Hyper Crush’s fashion and music celebrate Eighties excess.
Hyper Crush would make Cyndi Lauper and Run DMC proud.
This story first appeared in the September 4, 2008 issue of WWD. Subscribe Today.
Rapping to a frisky beat generated by a guitar-shaped MIDI machine, the Los Angeles trio celebrates everything about the Eighties in their debut album titled “The Arcade.”
When it comes to the neon tank tops, spiky hairdos and checkered fingerless gloves, the two fellows in the band — rapper Donny Fontaine and keytar player Preston Moronie — don’t let singer Holly Valentine, 24, hog the spotlight. Somewhere in Southern California, a Mercedes Benz is looking naked because Fontaine stole the shiny emblem from the car’s hood to fashion an eye-catching necklace. Moronie regularly scours eBay and American Apparel for accessories like wristbands, while Valentine shakes her booty onstage in acid-wash denim HotPants paired with scrunchy leather boots and a white braided headband.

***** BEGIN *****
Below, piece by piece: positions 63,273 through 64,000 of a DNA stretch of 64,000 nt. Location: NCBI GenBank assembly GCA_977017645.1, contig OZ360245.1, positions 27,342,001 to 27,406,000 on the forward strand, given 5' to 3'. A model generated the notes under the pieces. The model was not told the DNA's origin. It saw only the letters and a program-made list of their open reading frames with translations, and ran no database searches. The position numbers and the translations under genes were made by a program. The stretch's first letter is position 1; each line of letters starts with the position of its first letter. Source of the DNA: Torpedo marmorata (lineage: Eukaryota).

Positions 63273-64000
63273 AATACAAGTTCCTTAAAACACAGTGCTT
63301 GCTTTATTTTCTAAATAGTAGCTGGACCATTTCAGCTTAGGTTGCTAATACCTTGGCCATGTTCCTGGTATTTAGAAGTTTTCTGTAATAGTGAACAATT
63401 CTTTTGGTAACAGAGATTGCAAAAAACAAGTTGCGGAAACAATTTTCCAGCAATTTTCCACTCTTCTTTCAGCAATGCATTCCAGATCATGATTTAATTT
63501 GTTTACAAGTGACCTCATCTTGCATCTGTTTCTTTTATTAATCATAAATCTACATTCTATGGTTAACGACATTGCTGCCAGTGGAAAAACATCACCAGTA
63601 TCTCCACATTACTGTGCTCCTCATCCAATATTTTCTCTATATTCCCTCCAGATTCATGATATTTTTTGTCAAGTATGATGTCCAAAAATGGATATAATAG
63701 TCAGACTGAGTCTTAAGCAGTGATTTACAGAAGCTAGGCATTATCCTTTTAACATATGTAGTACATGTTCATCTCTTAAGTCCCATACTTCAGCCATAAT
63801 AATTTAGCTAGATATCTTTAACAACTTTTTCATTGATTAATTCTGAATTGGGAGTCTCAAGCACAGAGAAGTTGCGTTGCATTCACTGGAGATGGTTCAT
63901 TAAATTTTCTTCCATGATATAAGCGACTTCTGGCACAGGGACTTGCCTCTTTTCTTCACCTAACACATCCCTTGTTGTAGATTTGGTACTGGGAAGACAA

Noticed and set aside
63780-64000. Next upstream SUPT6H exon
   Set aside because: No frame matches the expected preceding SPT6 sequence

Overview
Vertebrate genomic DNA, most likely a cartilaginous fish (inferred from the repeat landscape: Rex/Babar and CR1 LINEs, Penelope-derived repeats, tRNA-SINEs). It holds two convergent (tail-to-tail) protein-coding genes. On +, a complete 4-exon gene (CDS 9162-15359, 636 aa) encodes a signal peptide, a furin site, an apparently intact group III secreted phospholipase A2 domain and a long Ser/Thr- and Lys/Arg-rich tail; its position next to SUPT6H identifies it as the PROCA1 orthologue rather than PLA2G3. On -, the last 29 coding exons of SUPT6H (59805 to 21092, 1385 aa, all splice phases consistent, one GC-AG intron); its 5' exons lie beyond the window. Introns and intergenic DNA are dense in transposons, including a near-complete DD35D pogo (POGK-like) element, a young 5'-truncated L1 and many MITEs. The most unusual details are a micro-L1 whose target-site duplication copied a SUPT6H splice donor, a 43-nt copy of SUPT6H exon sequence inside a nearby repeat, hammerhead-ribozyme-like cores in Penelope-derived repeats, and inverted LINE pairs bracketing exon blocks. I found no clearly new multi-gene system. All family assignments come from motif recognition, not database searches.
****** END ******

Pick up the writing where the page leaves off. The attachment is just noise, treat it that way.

The band’s knack for reliving the decadent decade is impressive considering that they were all swathed in diapers when the Eighties revved into high gear. Still, in “Sex and Drugs,” 25-year-old Fontaine advertises that they just want to have fun: “Money, this is what we do/we get stupid in the club cuz’ I’m a f–kin’ fool/and I’m rockin’ Chucks with Mercedes on my chest.”
“No one wants to hear about serious stuff,” says Moronie, also 25. “We’re not going to write songs about clarity and finding yourself and serenity.”
As for the haters who don’t appreciate Hyper Crush’s out-there outfits, Fontaine could care less. “When we walk in somewhere, we want people to say, ‘Who the f–k are these guys?’” he says. “It’s all in good fun.”